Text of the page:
We have a word we like to use for philsophers who base their positive conclusions on fantasy. We call them “theologians”. (I like the term “pseudophilosopher” myself.) Thus, I find myself perplexed by Richard Dawkins’ defense of Sam Harris yesterday.
Myers is here doing exactly what a good moral philosopher should do. He is clarifying the point he wants to make (a woman’s decision over what happens to her own body is absolutely sacrosanct) and he is clarifying it by a thought experiment – an obvious counterfactual. The counterfactual is an embryo who was fully conscious and could write poetry in the womb, and he is saying that EVEN THEN he would listen only to the woman.
Now a reasonable person could disagree with him here. A humane rationalist could be pro-abortion under existing conditions, but anti-abortion under the counterfactual condition of the Myers thought experiment – the conscious, poetry-writing embryo. That is the whole reason why Myers found it worthwhile to invent his excellent thought-experiment.
That is what Sam Harris was doing in his notorious discussions of torture and of profiling in airport security. He was doing what moral philosophers do, and he does not deserve the vilification and viciousness that he has received in consequence. He is not a gung-ho pro-torture advocate, he was raising precisely the hypothetical, thought-experiment type of questions moral philosophers do raise, about whether there might be any circumstances in which torture might be the lesser of two evils – thought experiments such as the famous “ticking hydrogen bomb and only one man in the world knows how to stop it” thought experiment.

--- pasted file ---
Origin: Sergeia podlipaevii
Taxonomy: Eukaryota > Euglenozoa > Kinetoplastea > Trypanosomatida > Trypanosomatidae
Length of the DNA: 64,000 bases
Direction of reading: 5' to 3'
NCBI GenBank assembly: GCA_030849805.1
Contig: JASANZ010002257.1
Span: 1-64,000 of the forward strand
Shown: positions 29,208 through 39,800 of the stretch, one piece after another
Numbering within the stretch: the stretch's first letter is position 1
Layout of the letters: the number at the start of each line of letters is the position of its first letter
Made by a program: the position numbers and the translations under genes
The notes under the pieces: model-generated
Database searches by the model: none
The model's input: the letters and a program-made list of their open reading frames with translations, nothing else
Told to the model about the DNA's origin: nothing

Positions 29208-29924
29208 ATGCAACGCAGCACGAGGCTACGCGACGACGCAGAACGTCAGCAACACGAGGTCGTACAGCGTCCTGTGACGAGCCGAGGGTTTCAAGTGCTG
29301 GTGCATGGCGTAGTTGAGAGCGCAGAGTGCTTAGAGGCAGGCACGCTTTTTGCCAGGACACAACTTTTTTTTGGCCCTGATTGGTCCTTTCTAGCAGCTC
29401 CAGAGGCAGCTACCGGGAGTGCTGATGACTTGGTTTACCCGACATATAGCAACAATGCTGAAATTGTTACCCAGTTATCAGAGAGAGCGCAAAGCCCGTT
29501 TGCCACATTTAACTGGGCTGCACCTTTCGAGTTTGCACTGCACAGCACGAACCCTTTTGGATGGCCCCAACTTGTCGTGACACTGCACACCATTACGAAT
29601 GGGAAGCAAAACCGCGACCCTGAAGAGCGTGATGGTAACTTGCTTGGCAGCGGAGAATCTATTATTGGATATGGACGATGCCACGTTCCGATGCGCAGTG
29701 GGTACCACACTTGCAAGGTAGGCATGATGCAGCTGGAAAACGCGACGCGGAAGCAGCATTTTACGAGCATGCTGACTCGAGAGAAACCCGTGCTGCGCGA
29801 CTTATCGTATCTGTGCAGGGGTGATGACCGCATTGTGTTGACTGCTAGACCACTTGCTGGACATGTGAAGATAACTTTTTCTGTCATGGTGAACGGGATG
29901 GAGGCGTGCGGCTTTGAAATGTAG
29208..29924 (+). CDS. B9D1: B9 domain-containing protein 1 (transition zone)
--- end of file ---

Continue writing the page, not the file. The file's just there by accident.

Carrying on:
There are some very important differences between PZ’s argument and Harris’s. First, PZ flags his counter-factual. No one reading his argument will think that he is saying embryos write poetry, and not simply because it’s a ridiculous proposition. Despite the bizarre nature of the idea, PZ clearly says it isn’t true.
Harris does no such thing. Despite racial profiling being a non-rare, non-trivial societal problem, despite torture being celebrated as a tool in our popular media, he does not in any way state that either doesn’t work. These are common ideas, not remotely ridiculous to large numbers of people who may be reading him, but he doesn’t take the time to say, “By the way, these are hypotheticals, contradicted by real-world data, used here only for purposes of illustration. Don’t take them too seriously.”
There’s a reason he doesn’t do that. The counter-factuals serve different purposes in PZ’s argument and in Harris’s. PZ uses his to demonstrate that the people he is arguing with are doubly wrong. He says, “Setting aside all these other disagreements I have with you, I still can’t agree. Our differences are too fundamental.” He is telling us that his arguments don’t depend simply on his counter-factual being wrong.
Harris, on the other hand, draws conclusions that depend directly on his counter-factuals. He says it would be moral under some circumstances to torture (because torture works). He says it would be more moral to profile people who “look like Muslims” than to use our current system (because racial profiling works). In order for him to be correct in these larger arguments, his counter-factuals would have to be factual.
That would be okay as mere intellecual exercise in the privacy of one’s own home, or among consenting friends, but Harris has gone to the length of having a debate with an expert over this. He was told repeatedly that his counter-factual was wrong and why, but he continued to defend it and the conclusions based on it.
This goes beyond a “thought experiment”. This is advocacy for real-world changes, which means that the use of the best, most-factual information available becomes a moral imperative. You would think a moral philosopher would understand that.
Of course, I would also think that people would understand that people arguing for real-world changes will face real-world consequences for their arguments. I’d think they’d understand that at least the people affected by the proposed changes would have something to say about it, since for them, this is not some pleasant exercise in lofty hypotheticals.
But maybe it’s just more important that Harris is facing criticism, or that some of it’s loud and angry. I don’t know. Maybe we could do a thought experiment to test this out. Who wants to bring the counter-factuals?